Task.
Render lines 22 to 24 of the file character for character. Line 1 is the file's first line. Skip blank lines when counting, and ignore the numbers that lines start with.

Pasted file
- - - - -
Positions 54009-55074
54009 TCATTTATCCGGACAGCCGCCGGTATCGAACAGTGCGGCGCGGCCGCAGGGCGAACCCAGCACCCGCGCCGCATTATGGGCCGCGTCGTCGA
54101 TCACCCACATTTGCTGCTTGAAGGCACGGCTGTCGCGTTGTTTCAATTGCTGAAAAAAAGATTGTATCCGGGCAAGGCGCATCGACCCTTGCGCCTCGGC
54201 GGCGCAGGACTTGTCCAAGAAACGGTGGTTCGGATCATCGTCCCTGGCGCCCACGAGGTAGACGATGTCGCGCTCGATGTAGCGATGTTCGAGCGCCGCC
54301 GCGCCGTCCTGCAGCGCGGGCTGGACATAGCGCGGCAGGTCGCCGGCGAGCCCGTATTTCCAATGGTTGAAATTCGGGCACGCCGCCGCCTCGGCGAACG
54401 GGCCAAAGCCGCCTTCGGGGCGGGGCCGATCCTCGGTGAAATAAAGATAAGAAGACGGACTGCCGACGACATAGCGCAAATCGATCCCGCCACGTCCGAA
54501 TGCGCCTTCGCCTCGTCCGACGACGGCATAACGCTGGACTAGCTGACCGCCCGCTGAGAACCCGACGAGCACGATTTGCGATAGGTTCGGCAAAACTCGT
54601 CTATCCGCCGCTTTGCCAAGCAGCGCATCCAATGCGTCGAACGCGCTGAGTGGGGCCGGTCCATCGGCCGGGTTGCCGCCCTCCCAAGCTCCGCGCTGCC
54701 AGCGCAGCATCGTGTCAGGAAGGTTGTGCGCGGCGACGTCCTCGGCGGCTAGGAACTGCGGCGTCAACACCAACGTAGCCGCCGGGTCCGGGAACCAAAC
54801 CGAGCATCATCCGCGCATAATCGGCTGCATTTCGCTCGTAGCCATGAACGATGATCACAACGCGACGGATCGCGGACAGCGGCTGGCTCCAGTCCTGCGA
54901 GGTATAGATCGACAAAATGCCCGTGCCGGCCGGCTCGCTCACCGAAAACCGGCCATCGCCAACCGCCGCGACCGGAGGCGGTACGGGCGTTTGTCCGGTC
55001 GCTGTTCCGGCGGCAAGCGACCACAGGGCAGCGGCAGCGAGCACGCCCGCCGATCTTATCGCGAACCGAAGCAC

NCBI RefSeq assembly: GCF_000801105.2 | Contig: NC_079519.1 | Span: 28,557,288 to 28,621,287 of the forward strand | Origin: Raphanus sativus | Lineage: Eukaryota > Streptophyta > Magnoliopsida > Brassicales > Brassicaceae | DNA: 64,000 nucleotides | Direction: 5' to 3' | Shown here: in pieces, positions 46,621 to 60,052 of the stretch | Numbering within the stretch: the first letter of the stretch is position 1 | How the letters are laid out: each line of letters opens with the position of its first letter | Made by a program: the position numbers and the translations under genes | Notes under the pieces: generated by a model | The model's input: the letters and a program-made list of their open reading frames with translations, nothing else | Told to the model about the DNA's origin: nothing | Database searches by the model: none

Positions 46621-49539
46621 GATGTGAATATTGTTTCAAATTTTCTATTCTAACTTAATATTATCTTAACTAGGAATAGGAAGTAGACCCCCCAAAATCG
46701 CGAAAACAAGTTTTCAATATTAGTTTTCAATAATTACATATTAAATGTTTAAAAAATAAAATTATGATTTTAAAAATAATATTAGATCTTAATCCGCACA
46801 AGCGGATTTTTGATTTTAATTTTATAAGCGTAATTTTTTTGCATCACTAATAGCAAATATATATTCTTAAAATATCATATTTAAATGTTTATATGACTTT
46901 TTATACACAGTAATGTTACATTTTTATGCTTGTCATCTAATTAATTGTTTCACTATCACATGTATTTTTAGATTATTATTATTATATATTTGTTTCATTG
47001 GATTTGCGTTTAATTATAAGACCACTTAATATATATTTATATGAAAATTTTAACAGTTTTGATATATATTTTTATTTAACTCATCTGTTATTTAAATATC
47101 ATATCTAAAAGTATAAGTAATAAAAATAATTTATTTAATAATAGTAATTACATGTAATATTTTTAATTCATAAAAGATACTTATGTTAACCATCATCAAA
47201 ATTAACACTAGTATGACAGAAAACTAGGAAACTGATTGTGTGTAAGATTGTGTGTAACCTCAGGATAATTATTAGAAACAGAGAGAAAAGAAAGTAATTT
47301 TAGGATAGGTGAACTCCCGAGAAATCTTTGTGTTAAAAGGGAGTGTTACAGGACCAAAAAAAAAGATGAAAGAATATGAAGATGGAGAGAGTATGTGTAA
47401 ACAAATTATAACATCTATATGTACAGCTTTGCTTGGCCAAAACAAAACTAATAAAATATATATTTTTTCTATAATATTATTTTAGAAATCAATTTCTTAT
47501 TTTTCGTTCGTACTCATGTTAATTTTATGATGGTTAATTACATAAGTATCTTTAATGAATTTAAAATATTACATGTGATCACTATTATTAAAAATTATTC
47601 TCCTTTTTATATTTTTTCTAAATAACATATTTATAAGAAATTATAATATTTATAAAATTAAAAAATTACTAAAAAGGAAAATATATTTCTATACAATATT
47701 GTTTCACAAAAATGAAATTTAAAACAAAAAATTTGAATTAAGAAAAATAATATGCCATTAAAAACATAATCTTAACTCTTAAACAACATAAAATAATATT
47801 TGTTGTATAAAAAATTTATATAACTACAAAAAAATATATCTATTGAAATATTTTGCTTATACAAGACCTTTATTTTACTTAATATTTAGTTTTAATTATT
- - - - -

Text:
47301 TAGGATAGGTGAACTCCCGAGAAATCTTTGTGTTAAAAGGGAGTGTTACAGGACCAAAAAAAAAGATGAAAGAATATGAAGATGGAGAGAGTATGTGTAA
47401 ACAAATTATAACATCTATATGTACAGCTTTGCTTGGCCAAAACAAAACTAATAAAATATATATTTTTTCTATAATATTATTTTAGAAATCAATTTCTTAT
47501 TTTTCGTTCGTACTCATGTTAATTTTATGATGGTTAATTACATAAGTATCTTTAATGAATTTAAAATATTACATGTGATCACTATTATTAAAAATTATTC